Survivors sought after Colombia mudslide kills 262

damages caused by mudslides
WASTELAND. Women stare at damages caused by mudslides, following heavy rains in Mocoa, Putumayo department, southern Colombia on April 2, 2017. Luis Robayo/AFP

Survivors recount stories of scrambling onto roofs or hanging onto trees as a sea of mud, boulders and debris engulfed the village of Mocoa

MOCOA, Colombia (Apr. 4, 2017) — Rescuers clawed through mud and timber Monday, April 3, searching for survivors of a mudslide in southern Colombia that killed 262 people, including 43 children, and left relatives desperately seeking loved ones.

Survivors scrambled onto roofs or hung onto trees as a sea of mud, boulders and debris engulfed the village of Mocoa late Friday, March 31.

Some watched as their children and relatives were swept helplessly away.

Among them was Ercy Lopez, 39, who was left hanging to a tree after the deluge tore away her home.

Lying on a mattress in a shelter for survivors, she said people were still searching for her 22-year-old daughter Diana Vanesa.

“The hopes of finding her alive are slim now,” she said.

Debris was everywhere in the remote Amazon town: buried cars, uprooted trees, children’s toys and odd shoes sticking up out of the mud.

Survivors gathered at the local hospital and at the cemetery to search for family members and friends.

People, houses swept away

The National Disaster Risk Management Unit raised the death toll to 262 on Monday. Colombia’s President Juan Manuel Santos earlier said that at least 43 children were among the dead.

The Red Cross counted a further 262 people injured and 220 missing.

Hundreds of rescuers were working at the scene of the disaster, using mechanical diggers in the search, said the unit’s director, Carlos Ivan Marquez.

“The first 48 hours of the search have been hard but effective and we think the number of people we now have to find is minimal,” he told Caracol Radio.

Locals said it was never safe to live so close to the three rivers, which overflowed after days of torrential rain.

Wilson Chilito, 22, said he scrambled onto the roof of a house from where he watched “people, fridges and houses” being swept away.

He lost his sister, mother-in-law and at least two other relatives.

“This was foreseen for a long time,” he told Agence France-Presse as he packed up belongings from his home, his boots full of mud.

Founded in 1563, “the town has about 10 rivers running through it,” said Mocoa’s Mayor Jose Antonio Castro, quoted by newspaper El Espectador.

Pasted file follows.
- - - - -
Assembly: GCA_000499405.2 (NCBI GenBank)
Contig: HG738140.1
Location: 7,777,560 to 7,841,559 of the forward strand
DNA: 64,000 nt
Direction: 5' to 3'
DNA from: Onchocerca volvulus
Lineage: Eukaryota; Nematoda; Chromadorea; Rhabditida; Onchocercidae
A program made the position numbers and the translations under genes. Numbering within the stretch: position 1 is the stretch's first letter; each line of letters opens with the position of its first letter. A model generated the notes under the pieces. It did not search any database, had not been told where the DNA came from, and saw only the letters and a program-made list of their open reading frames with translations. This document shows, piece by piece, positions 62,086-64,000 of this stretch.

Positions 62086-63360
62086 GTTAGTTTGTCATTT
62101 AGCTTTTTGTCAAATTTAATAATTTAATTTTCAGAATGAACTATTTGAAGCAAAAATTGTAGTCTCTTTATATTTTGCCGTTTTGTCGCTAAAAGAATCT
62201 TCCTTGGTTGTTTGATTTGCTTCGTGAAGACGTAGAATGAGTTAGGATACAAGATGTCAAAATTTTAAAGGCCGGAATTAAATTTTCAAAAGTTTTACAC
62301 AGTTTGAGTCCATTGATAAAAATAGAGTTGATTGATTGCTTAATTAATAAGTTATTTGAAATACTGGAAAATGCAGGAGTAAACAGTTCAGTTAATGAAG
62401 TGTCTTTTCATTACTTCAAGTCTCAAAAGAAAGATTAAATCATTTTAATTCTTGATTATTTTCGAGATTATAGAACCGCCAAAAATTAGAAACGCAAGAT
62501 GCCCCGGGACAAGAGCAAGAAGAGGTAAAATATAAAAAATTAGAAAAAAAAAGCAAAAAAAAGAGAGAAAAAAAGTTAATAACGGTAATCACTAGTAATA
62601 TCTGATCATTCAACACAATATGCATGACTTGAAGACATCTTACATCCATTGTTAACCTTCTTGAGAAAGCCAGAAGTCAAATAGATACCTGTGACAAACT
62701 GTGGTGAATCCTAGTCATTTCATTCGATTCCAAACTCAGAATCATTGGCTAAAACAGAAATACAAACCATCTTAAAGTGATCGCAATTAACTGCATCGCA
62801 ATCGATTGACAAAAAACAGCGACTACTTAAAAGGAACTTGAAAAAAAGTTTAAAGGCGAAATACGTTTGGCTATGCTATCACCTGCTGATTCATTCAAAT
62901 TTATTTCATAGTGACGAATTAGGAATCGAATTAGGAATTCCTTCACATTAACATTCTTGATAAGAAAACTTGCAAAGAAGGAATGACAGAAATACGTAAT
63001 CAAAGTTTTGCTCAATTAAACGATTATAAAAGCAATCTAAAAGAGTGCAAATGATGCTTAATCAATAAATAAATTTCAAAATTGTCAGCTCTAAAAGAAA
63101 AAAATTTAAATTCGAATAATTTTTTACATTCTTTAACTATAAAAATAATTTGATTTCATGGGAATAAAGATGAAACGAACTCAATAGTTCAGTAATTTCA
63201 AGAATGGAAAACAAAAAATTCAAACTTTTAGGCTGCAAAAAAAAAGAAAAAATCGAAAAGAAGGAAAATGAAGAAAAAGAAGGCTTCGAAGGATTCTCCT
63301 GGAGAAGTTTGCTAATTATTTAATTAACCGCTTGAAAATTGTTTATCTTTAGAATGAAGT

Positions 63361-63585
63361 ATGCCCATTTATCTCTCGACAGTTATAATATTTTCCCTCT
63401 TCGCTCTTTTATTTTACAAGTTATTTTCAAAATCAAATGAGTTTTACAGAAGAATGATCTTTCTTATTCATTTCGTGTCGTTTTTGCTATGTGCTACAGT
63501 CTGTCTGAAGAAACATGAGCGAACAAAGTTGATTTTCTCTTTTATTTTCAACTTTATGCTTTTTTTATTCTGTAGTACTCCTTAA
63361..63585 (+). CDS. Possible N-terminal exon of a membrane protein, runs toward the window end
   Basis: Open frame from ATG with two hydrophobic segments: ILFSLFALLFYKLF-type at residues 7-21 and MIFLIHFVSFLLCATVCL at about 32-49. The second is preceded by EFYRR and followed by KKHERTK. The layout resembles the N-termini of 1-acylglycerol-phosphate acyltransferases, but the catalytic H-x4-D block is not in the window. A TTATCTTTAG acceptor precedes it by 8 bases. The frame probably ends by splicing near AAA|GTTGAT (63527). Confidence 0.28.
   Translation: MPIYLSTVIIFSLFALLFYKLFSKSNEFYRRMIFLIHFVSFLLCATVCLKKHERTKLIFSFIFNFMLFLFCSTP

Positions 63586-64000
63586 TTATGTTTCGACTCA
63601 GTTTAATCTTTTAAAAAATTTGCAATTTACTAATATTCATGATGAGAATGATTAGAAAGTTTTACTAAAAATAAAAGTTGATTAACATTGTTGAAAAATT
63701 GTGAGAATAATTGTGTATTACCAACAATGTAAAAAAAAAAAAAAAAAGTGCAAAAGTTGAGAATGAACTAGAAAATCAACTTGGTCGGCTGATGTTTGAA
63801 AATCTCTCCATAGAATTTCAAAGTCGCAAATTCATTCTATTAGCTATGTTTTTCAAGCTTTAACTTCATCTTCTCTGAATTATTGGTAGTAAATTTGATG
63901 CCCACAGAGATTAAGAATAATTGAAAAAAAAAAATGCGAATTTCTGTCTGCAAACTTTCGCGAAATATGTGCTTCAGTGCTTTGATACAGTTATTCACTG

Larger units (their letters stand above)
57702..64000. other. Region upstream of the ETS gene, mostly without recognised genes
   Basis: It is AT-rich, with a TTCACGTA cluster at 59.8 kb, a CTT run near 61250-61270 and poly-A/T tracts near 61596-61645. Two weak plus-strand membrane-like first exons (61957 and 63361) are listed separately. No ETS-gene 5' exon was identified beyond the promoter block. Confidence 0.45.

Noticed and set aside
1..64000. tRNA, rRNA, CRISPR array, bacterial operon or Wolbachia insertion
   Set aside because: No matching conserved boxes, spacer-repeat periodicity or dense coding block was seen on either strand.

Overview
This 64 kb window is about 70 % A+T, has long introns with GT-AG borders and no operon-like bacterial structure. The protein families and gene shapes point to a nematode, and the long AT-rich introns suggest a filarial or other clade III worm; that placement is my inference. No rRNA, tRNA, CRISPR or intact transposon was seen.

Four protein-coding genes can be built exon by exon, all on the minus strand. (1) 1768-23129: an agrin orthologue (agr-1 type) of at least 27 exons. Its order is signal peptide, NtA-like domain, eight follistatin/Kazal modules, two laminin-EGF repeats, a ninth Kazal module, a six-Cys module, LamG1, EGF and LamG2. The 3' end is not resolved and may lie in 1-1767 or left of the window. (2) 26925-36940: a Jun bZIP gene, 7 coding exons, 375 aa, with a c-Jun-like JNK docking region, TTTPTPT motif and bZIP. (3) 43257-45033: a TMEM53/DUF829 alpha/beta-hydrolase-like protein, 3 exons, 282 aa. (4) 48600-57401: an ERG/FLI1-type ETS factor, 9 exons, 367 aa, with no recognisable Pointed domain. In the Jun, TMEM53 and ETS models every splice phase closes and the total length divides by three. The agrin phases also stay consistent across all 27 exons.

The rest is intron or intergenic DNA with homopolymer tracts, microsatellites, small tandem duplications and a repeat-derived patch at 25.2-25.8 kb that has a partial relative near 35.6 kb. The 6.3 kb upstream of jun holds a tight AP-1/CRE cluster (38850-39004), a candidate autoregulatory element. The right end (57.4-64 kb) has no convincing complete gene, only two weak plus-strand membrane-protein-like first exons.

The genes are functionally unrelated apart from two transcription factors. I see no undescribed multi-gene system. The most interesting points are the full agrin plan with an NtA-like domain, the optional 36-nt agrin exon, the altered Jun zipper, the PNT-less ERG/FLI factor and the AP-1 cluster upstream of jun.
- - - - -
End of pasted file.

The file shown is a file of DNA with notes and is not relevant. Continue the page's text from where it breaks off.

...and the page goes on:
“That means it is not a place where a town should be located.”

Santos traveled to Mocoa on Saturday, April 1, to oversee relief operations and mourn the victims.

“We offer our prayers for all of them. We send our condolences and the entire country’s sympathies to their families,” Santos wrote on Twitter.

Baby buried

Covered in mud, 38-year-old Marta Gomez told of going to search for her missing niece – and making a chilling find instead.

“I dug and dug and found what turned out to be a baby’s hand. It was horrible,” she said in a shelter set up for the newly homeless.

As she stood in line waiting to register for government aide for those who lost their houses, Gomez told Agence France-Presse she had given up on finding her niece.

“The mud took her away. I’ll never see her again.”

Vomiting mud

Carlos Acosta survived by clinging to a tree branch, but could not save his 3-year-old son, Camilo.

“The water swept us away and then I was hit by rocks,” he said.

Acosta was knocked unconscious, and when he woke up the child was gone.

“I was dying due to a lack of air – so what did I do? I stuck my finger in my mouth and vomited a lot of mud,” Acosta, 25, told Agence France-Presse.

“I sneezed out mud until I could breathe again.”

Spate of floods

Santos said the mudslide destroyed a local aqueduct and knocked out power to much of the surrounding department.

He said four emergency water treatment plants would be setup “to avoid an epidemic and an even bigger public health crisis.”

Most of the hardest-hit neighborhoods in the town of 40,000 are poor and populated with people uprooted during Colombia’s 5-decade-long civil war.

The Pacific northwest of South America has been hit hard by recent floods and mudslides, with scores killed in Peru and Ecuador.

Colombia’s worst ever disaster was a volcanic eruption in 1985 that triggered a landslide and destroyed the city of Armero, killing 25,000 people.


  by Agence France-Presse | Rappler.com